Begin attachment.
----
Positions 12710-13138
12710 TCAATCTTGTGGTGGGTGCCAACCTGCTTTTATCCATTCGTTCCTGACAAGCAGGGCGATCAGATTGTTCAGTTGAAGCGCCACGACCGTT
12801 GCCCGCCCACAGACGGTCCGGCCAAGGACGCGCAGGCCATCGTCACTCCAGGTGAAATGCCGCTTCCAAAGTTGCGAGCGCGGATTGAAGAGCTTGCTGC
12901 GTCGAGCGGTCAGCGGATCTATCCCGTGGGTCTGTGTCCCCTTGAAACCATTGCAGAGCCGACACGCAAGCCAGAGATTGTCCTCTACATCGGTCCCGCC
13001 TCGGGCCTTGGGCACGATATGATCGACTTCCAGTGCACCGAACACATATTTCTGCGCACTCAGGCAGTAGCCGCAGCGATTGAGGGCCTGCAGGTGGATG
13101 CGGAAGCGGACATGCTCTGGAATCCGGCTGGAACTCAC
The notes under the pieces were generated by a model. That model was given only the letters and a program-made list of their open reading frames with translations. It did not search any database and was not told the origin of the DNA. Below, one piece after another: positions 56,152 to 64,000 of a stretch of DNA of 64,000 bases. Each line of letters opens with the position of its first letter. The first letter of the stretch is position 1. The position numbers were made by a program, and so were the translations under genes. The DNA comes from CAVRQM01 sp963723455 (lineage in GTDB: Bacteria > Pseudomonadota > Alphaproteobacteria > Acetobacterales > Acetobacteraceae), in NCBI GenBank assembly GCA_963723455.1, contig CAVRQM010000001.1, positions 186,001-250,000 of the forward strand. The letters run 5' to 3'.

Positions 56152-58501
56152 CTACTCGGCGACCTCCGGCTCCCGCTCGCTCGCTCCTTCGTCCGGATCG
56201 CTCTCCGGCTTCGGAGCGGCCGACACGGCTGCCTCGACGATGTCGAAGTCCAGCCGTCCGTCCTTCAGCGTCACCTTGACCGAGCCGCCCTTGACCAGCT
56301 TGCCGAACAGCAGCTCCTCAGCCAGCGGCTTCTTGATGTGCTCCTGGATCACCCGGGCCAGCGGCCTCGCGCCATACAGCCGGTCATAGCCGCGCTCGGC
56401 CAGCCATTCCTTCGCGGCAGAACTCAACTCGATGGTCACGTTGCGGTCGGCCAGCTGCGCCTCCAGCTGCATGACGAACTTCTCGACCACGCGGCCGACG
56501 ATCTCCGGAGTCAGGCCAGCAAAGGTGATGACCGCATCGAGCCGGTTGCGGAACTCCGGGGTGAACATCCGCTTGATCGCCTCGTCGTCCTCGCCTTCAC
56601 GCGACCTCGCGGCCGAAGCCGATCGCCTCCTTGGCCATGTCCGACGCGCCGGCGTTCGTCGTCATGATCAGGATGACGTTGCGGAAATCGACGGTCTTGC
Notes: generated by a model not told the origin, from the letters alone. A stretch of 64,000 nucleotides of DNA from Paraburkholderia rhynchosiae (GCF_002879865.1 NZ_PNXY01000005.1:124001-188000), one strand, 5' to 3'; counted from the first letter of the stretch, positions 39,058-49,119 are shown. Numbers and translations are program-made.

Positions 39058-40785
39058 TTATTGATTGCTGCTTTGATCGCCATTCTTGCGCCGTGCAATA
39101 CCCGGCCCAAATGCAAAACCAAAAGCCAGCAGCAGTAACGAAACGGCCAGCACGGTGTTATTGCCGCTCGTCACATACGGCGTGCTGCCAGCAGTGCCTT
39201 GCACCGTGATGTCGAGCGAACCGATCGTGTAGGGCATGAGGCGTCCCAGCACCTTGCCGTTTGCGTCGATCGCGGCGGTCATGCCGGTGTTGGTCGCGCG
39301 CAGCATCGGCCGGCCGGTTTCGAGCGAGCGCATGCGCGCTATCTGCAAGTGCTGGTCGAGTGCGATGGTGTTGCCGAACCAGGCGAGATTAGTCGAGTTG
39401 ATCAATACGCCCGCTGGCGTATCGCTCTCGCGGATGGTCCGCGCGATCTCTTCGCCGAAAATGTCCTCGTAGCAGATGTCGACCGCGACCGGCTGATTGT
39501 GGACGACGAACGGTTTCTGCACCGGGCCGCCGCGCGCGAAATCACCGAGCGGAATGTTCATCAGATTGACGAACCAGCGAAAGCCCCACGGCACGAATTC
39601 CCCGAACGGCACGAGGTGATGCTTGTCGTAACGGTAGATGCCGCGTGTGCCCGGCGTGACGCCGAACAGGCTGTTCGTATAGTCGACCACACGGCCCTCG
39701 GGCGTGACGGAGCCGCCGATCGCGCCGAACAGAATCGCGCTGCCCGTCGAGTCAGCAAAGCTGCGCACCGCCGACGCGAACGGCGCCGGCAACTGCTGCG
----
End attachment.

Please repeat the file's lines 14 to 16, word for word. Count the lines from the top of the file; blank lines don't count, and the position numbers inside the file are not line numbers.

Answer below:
56601 GCGACCTCGCGGCCGAAGCCGATCGCCTCCTTGGCCATGTCCGACGCGCCGGCGTTCGTCGTCATGATCAGGATGACGTTGCGGAAATCGACGGTCTTGC
Notes: generated by a model not told the origin, from the letters alone. A stretch of 64,000 nucleotides of DNA from Paraburkholderia rhynchosiae (GCF_002879865.1 NZ_PNXY01000005.1:124001-188000), one strand, 5' to 3'; counted from the first letter of the stretch, positions 39,058-49,119 are shown. Numbers and translations are program-made.

Positions 39058-40785